where V=voltage across capacitor I=current through capacitor s=complex frequency variable C=capacitance Since the phase of the signal is of no concern in this application, Equation 2 is simplified by eliminating the complex frequency variable, resulting in Equation 3:
Combining Equation 1 with Equation 3 yields Equation 4:
From Equation 4 when the capacitive displacement gauge is driven with a constant current, the voltage V across the capacitor is proportional to the distance d between the probe and the target. Equation 4 is rearranged to show that when a capacitive displacement gauge is driven at a constant voltage, the current through the gauge will vary as a reciprocal of the distance d between the probe and the target.
Referring now to FIG. 1, a block diagram is shown which illustrates a prior art capacitive displacement sensor The circuit of FIG. 1 by no means represents the only way to accomplish the goal of driving a capacitive probe at constant current. Additional gain blocks could be used or the gain could be applied at a different place in the loop; the output-current sensor and rectifier could be one in the same device; the rectifier could be eliminated and the whole circuit could work at the excitation frequency of the probe. Other differences are also possible. By inspection of FIG. 1 the loop equation for FIG. 1 is shown in Equation 6:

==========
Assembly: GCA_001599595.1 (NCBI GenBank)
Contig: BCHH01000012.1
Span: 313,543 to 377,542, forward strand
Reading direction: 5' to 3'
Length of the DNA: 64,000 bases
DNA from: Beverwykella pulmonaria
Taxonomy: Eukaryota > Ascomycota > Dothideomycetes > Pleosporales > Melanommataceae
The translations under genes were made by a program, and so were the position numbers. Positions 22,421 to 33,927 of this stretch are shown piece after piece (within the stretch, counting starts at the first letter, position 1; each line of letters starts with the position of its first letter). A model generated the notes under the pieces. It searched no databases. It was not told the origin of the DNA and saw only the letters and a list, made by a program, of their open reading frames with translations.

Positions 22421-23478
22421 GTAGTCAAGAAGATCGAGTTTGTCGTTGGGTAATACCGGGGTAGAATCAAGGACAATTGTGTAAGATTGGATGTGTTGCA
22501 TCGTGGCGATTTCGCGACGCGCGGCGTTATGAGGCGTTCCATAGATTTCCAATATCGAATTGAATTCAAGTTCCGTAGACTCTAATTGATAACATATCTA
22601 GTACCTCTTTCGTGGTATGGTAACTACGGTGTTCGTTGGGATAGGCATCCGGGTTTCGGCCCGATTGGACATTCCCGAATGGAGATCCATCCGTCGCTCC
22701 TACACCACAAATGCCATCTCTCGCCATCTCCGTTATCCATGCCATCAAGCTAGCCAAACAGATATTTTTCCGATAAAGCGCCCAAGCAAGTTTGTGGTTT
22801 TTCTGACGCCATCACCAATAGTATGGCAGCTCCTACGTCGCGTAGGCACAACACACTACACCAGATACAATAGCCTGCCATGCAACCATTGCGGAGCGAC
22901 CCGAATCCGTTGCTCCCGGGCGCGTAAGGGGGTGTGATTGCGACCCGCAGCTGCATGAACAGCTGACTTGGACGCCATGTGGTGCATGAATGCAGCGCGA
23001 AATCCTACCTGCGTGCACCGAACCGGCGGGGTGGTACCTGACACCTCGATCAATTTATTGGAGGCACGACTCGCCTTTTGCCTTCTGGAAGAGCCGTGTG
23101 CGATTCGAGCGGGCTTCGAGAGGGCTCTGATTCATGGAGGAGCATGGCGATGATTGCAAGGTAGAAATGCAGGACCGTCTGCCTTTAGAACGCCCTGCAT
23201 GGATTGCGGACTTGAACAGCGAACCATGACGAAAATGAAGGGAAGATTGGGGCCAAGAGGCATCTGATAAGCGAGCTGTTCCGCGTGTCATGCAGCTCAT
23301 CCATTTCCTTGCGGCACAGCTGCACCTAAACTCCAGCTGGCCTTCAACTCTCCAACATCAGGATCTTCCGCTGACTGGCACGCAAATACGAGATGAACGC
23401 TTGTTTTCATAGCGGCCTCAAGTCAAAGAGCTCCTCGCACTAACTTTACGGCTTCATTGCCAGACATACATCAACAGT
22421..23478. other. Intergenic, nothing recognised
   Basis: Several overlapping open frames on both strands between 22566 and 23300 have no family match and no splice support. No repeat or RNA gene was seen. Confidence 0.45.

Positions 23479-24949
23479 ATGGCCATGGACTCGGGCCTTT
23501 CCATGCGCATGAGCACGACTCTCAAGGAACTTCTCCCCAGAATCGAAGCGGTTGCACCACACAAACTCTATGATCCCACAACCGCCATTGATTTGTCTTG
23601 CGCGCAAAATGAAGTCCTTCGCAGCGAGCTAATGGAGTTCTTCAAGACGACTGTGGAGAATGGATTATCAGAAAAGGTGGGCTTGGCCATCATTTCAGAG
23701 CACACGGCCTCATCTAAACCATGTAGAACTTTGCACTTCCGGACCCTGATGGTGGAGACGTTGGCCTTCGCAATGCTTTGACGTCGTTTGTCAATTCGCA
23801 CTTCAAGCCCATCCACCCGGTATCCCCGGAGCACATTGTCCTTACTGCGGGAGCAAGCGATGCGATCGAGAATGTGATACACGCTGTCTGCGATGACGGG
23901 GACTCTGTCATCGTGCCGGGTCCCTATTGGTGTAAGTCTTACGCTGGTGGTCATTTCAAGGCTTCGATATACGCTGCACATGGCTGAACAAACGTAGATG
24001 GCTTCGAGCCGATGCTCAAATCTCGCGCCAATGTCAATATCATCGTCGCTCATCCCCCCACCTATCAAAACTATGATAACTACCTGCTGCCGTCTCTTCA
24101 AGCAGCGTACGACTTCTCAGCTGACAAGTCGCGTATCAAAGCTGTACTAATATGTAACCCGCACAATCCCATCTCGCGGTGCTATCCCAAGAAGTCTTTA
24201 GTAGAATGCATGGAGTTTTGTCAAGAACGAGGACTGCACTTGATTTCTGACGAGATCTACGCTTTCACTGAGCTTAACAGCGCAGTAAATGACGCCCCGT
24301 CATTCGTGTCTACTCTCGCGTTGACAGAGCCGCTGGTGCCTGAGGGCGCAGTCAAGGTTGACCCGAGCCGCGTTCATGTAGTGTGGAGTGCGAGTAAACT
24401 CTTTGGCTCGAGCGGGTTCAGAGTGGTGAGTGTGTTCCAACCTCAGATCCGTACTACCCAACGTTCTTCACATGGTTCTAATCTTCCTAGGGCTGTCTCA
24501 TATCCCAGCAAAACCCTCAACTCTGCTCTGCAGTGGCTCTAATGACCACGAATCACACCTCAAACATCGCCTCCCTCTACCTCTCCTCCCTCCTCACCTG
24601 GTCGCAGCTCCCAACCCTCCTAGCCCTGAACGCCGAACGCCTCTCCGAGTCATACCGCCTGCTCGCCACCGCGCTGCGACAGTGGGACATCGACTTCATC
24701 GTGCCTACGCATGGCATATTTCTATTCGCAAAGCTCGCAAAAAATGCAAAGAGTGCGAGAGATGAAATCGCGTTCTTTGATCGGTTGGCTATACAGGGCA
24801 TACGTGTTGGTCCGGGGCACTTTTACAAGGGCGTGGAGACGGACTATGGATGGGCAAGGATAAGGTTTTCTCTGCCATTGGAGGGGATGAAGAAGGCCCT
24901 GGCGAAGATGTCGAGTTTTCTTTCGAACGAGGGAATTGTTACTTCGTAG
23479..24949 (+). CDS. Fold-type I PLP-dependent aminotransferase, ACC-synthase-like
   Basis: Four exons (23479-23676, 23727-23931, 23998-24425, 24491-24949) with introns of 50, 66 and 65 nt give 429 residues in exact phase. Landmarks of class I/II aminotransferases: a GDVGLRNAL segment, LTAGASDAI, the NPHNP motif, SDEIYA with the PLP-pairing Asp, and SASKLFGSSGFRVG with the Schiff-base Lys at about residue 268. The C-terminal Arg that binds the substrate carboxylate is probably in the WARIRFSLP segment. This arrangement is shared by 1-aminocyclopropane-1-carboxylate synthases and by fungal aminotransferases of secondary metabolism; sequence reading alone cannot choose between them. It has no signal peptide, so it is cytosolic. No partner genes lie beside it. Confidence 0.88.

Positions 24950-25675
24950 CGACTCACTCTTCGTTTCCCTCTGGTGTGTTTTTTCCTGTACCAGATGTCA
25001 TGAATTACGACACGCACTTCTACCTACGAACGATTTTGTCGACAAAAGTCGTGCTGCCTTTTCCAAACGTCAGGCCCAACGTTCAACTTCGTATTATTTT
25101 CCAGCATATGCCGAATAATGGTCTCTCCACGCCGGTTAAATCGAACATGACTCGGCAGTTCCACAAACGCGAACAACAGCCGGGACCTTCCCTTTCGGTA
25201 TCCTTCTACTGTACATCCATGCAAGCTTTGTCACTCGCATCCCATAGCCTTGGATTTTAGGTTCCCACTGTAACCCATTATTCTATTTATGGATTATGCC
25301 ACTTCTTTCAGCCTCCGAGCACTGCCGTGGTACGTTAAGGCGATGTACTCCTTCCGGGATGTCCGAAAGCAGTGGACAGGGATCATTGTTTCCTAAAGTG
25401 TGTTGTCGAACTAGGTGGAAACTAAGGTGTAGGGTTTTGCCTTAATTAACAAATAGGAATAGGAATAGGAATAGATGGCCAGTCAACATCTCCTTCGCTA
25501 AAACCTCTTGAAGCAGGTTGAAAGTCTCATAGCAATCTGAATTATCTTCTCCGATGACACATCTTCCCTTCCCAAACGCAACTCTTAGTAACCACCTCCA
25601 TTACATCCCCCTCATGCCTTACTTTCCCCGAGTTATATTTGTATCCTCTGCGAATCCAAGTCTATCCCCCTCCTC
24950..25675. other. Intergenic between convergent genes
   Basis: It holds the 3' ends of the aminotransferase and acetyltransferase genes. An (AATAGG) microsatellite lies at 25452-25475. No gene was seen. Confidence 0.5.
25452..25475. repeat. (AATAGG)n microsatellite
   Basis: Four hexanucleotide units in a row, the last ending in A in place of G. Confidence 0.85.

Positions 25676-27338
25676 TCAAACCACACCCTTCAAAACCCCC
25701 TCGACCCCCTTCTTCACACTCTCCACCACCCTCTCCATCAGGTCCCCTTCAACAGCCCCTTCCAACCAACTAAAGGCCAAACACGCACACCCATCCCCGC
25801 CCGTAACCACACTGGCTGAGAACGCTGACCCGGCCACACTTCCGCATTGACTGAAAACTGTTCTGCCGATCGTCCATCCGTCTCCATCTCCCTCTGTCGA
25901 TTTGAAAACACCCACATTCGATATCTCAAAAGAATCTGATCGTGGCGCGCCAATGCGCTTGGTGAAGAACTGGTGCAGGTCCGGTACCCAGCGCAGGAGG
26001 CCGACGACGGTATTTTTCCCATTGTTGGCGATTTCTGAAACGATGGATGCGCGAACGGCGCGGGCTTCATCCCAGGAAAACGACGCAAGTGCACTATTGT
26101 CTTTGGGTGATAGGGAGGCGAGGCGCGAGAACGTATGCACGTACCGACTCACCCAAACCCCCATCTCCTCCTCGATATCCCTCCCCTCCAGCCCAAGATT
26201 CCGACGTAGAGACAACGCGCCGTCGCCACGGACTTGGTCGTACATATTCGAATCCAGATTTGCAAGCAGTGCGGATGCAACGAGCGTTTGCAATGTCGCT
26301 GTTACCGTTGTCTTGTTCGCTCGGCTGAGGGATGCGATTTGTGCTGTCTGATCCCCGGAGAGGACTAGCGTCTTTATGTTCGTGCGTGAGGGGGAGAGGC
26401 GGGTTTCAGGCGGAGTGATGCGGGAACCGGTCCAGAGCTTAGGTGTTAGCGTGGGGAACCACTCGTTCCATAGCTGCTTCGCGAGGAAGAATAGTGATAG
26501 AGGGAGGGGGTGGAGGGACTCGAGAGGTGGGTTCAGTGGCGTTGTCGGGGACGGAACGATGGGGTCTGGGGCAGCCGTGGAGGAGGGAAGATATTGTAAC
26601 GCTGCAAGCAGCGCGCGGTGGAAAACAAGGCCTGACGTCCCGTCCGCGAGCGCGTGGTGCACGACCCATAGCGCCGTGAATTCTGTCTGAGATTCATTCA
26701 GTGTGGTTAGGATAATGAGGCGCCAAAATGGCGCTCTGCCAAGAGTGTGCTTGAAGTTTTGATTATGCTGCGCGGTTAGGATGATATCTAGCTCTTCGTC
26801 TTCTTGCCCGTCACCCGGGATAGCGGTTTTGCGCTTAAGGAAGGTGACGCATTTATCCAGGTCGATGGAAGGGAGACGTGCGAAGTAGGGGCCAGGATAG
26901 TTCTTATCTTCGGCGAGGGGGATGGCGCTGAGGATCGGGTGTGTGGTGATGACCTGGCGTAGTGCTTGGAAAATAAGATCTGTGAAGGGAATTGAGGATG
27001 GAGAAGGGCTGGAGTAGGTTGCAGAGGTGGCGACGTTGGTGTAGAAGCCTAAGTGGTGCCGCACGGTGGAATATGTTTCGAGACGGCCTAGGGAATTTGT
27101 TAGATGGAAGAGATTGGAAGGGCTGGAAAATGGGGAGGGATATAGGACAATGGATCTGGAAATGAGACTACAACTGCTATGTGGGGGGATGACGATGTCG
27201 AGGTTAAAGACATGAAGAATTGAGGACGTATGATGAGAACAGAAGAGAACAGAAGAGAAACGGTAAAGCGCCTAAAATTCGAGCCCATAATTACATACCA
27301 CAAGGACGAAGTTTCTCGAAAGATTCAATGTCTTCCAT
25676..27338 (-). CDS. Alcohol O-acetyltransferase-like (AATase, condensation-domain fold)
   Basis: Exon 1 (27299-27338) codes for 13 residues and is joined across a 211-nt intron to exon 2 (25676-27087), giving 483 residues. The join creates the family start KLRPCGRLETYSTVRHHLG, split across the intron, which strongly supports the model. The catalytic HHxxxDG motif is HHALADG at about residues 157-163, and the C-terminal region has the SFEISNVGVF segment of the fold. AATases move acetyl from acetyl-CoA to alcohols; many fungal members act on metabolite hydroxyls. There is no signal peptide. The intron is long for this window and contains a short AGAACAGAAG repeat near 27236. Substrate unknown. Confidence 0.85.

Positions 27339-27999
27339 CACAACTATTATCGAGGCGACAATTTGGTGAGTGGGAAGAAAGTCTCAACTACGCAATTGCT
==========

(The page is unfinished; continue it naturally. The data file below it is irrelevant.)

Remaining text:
where i i A=gain of gain block t C The transfer functions of the probe current sensor Rearranging terms to show the transfer function yield the following equation: Here, the transfer function is presented in standard form, and the open-loop gain of the loop is shown to be: